“And He is before all things, and in Him all things hold together.” – Colossians 1:17
For body-stewardship, it’s important to understand the basics of what protein is and its role in muscle growth.
It should come as no surprise that there are traces of God’s nature in how our bodies function (Romans 1:20). There are glories to be displayed in how protein and muscle growth work, and like a skilled craftsman, God left His regenerative signature on these processes.
Protein & Nutrition
Comprised of amino acids, proteins play a role in nearly all cellular activities, including disease defense, muscle and tissue repair, digestion, muscle contraction, movement, and more.
Protein is one of the three macronutrients (carbohydrates, fats, & proteins), but is the only macronutrient that our bodies are not able to store for later use, which is why regular protein consumption is essential.
How much protein we should intake is a regularly debated question, and the answers from experts (such as MayoClinic, Harvard, and the nutrition researchers who met over two “protein summits“) vary across a wide spectrum. But in general, here are the typical recommended daily guidelines:
- 10% – 35% of your calories should come from protein
- 0.8 grams per kilogram of body weight for the average sedentary adult
- 1.1 – 1.4 grams per kilogram of body weight for those who exercise regularly
- 2.0+ grams per kilogram of body weight is typically considered excessive
For reference, Johns Hopkins put together a helpful chart that shows the protein content of the common foods that we eat.
Protein & Muscle Growth
Your skeletal muscles are made up of hundreds to thousands of muscle fibers. When you repeatedly contract and extend your muscle fibers through exercise, microscopic tears occur in these fibers, which is what causes you to feel soreness after exercise.
Muscle repair and growth happen next. Satellite cells are sent to the muscle fiber tears, and are fused with the torn fibers, which creates new muscle protein strands (myofibrils), and results in thicker and bigger myofibrils.
And what is protein’s role?
Your body is constantly repairing tissue with the support of amino acids. Regular consumption of amino acids (via protein) in the diet supports your body’s need for cell repair. Since exercise creates the need for additional repairs, your body requires more amino acids.
To summarize this highly complex process, muscles grow by the building work of regenerative satellite cells, supported by amino acids, after the breaking caused by exercise.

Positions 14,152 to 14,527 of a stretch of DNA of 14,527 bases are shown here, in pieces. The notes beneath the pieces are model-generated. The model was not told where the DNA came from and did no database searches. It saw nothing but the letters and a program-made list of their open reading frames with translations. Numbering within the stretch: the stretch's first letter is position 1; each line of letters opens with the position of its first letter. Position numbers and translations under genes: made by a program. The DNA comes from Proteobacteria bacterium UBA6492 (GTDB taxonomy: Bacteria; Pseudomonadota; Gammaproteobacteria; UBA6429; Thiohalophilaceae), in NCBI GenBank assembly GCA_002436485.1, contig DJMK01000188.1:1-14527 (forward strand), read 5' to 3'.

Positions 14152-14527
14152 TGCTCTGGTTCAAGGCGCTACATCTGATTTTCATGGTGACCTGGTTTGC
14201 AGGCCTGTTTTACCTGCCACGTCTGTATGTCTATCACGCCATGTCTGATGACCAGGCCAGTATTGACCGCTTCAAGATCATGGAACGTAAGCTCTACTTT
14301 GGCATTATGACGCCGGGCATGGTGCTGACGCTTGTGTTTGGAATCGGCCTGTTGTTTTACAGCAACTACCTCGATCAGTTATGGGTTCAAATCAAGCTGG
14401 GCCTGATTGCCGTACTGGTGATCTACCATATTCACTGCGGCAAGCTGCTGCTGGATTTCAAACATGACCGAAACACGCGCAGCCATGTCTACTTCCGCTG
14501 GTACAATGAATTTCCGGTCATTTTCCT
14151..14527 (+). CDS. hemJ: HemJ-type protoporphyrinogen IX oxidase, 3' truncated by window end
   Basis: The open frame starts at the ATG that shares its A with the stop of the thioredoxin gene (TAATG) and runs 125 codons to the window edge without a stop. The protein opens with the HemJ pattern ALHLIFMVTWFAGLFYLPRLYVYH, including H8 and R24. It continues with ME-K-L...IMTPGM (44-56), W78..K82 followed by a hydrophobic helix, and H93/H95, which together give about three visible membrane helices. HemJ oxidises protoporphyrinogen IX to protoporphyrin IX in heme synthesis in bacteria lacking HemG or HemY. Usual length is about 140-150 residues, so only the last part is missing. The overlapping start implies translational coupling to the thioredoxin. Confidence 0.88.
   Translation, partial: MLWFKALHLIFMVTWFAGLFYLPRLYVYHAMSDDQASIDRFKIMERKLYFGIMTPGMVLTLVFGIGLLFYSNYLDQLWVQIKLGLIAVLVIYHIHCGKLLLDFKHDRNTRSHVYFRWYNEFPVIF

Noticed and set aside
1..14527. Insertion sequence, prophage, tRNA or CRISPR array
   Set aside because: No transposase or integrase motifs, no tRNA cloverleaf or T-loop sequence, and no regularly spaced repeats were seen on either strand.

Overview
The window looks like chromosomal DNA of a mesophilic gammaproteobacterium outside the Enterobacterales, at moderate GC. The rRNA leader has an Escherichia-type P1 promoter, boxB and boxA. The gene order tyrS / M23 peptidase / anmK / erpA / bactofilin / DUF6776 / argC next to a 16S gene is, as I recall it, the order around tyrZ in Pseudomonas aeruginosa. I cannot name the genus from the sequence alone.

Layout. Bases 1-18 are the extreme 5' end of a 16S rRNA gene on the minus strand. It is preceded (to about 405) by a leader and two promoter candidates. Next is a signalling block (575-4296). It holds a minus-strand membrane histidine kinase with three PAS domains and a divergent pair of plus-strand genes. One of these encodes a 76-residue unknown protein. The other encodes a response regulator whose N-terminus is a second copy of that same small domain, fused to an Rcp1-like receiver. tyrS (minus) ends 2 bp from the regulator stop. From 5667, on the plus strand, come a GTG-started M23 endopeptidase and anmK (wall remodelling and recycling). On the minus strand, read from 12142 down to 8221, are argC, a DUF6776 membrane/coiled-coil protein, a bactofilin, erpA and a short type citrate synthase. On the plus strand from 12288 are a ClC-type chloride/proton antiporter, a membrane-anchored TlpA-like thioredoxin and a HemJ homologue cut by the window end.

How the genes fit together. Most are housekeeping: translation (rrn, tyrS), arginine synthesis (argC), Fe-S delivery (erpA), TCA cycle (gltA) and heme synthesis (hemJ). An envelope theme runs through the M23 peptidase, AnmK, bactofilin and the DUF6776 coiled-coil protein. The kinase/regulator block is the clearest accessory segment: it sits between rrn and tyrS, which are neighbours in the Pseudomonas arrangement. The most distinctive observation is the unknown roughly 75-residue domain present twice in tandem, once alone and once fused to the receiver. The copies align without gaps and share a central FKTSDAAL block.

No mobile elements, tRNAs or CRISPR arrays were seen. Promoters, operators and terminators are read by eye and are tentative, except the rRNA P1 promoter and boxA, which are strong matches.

Protein & The Gospel
This regenerative cycle of breaking and building is the pattern of protein and muscle growth. And regeneration is the pattern of God’s work through the Gospel of His Son.
This growth and Gospel connection is strikingly illustrated through a metaphor Jesus tells about Himself in John 12.
“And Jesus answered them, ‘The hour has come for the Son of Man to be glorified. Truly, truly, I say to you, unless a grain of wheat falls into the earth and dies, it remains alone; but if it dies, it bears much fruit.’ “ – John 12:24
In John 12, Jesus foretells His death and resurrection to His disciples, and He uses an agrarian metaphor of growing wheat.
When a wheat stalk has ripened, the plant begins to wither and die. At this stage in the wheat’s process, the grains (or kernels) have developed. These kernels have three parts; the bran, the endosperm, and the germ.
The bran is the protective shell around the nutrient-dense inner parts of the kernel. The endosperm contains the nutrients for the seed’s embryo to grow. The germ is the embryo of the kernel, where future plant growth will occur.
And would you want to guess one of the key nutrients within the wheat grain that makes future plant growth possible?
For the wheat plant to develop grain, it must die and give its nutrients to the kernels. This is Jesus’ point to His disciples. He must die so that we might live (Romans 5:18).
But Christ’s death and resurrection abounds for many, for all who would believe and put their faith in Him:
“For if many died through one’s man trespass, much more have the grace of God and the free gift by the grace of that one man Jesus Christ abounded for many”. (Romans 5:15).
This exponential blessing is again seen in Christ’s wheat grain metaphor.
Each head of wheat on one individual stalk contains roughly 50 kernels. And each bushel of wheat (60 pounds) contains about one million wheat kernels. If an estimated 37.5 bushels of wheat can grow on one acre, a simple acre of wheat can yield nearly 40 million wheat kernels.
God’s pattern of breaking and building is the glorious cycle we step into, experience, and share when we repent and put our faith in Him. God is building His kingdom through the regenerative work of His Son. And God’s regenerative work is on display in all creation, which points us to the wonders in the Gospel.
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